Clients will be more likely to consent to sharing pictures if they can see some of your posts. To show what your activity is on social media you may wish to use pictures from your timeline in the waiting room. You also get more use out of great posts by using them as your own adverts – a simple screen shot and a colour printer and you have personalised posters – and may gain some more followers.


Review your current consent form


Consent for sharing information can be incorporated onto your current consent form. This can take whatever format you need but I would recommend having two aspects to consent for sharing pictures and information.


We need consent to share data with other vets, I would put this on the consent form as non-optional consent. This removes the stress of asking every client if they will consent to sharing information for diagnosis – especially when it isn’t always clear at the start of a case this will be needed. This consent should include the taking of pictures for training. We have all benefitted from seeing photos and videos of patients. Previously the preserve of textbooks we can now create our own library of images from the cases we see every day.


air only

Bladder study


The RCVS recommends:


If a veterinary surgeon considers it is appropriate to discuss a case – for example to further an animal’s care or the care of future animals – steps should be taken to anonymise the client, and/or the client’s animal. Veterinary surgeons should note that although individual pieces of information may not breach client confidentiality, the totality of the published information could be sufficient to identify a client.


With gaining consent for taking photos for use within the industry you have already cleared one hurdle for getting photos for social media. During a busy shift, or with critical cases you have consent to take photos. If you decide in the future they are useful for social media you can contact the owner at a more appropriate time.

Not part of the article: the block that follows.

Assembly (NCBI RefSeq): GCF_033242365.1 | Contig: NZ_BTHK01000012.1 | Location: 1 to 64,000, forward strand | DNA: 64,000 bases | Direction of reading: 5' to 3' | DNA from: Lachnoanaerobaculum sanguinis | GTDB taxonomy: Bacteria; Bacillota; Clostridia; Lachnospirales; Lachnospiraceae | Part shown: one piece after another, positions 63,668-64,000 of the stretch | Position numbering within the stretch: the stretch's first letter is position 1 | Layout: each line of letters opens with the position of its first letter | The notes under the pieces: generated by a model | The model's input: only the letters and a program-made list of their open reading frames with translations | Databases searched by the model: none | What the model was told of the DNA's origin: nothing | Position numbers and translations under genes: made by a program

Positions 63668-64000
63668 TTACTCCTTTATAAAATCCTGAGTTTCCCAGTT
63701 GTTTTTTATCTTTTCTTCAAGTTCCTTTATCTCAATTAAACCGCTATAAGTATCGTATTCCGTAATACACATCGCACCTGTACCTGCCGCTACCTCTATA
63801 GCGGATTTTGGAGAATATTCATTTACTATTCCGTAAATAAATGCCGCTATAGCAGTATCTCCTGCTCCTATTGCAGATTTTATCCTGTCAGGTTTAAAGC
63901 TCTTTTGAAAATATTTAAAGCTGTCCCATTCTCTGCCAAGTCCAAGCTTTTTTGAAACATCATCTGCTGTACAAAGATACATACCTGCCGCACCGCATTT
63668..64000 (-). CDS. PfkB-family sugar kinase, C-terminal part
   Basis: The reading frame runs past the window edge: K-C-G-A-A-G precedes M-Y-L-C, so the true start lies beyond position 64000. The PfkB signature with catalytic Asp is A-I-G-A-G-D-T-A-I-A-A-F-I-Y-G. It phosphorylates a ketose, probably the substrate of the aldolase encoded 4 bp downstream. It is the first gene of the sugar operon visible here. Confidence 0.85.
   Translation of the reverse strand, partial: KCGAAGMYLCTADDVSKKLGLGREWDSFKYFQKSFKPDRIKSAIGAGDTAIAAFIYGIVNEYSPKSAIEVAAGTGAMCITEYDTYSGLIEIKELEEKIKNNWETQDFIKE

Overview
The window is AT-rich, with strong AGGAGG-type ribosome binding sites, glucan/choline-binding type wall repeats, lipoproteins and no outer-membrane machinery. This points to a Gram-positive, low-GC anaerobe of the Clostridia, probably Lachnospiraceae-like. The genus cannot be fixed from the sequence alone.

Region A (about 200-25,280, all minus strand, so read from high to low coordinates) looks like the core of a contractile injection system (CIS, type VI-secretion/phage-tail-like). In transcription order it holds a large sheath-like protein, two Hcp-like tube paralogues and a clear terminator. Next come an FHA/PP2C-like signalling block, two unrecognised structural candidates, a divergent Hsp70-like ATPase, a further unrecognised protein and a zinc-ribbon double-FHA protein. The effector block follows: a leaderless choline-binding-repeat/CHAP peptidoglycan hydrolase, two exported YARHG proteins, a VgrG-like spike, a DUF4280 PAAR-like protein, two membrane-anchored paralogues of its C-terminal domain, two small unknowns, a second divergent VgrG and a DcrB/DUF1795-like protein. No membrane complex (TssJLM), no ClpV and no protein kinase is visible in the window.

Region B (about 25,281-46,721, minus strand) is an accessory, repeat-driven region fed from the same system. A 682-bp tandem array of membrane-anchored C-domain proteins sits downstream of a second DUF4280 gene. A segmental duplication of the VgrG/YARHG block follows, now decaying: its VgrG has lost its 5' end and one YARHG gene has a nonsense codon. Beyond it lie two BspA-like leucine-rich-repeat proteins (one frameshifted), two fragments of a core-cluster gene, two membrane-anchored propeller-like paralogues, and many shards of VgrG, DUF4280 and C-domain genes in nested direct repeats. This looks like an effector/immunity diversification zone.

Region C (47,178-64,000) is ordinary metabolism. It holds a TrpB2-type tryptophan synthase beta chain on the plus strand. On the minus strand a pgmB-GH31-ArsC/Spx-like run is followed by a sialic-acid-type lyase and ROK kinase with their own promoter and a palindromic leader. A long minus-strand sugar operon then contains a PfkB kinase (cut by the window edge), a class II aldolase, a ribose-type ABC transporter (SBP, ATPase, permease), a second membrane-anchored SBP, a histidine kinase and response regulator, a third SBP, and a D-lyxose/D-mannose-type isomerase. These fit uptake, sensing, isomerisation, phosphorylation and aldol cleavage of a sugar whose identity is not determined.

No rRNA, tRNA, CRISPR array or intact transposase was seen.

You should include an optional section for sharing on social media on your consent forms. This can be simply worded and have the option to tick for consent. It is worth training staff on your social media policy so they can explain to clients what giving consent means.


I like LifeLearns template and it’s available for free here. Again, it splits the consent into two sections – one for consent to share the image but also a second statement that covers any alterations to the image, such as adding an arrow or notes to a point of interest. It is best practice to say you will share any alterations with the client before they are shared.



Screen Shot 2017-05-23 at 17.34.06


While the line about compensation may seem a little dramatic it does clarify that you and the client understand that what happens to an image once it is in the online domain is beyond your control – to quote Dangerous Liaisons. You can adapt this form to suit your needs.


Options for sourcing pictures with consent


You can get clients to send their own pictures in. A post on social media could say you’re supporting Rabbit Awareness Month and please send in pictures of your rabbits for you to share. The client is then consenting for its use by submitting the picture. To ensure you are giving enough information, state where and when pictures will be shared – website/social media – and in what context. You may wish to have categories showing best hutch, most varied diet or similar so you get content to match your plans. Follow up with an email to confirm they have submitted the image and it may be used.

Other options mean going back to your planning, would you prefer to create posts that use stock images, or images of equipment and avoid the issue of client consent? You can still have a successful social media feed with minimal or no client consent required.

One final tip – never promise to use an image! Nothing will infuriate a client more than telling everyone their beloved pet is going to be a star… for you to post one image 6 months later! Make it clear their image MAY be used and it may not be in the near future. This is why explaining your plans for a picture are best practice.

Next time we’ll look at consent from staff and how to avoid copyright issues if you use photos and content from others.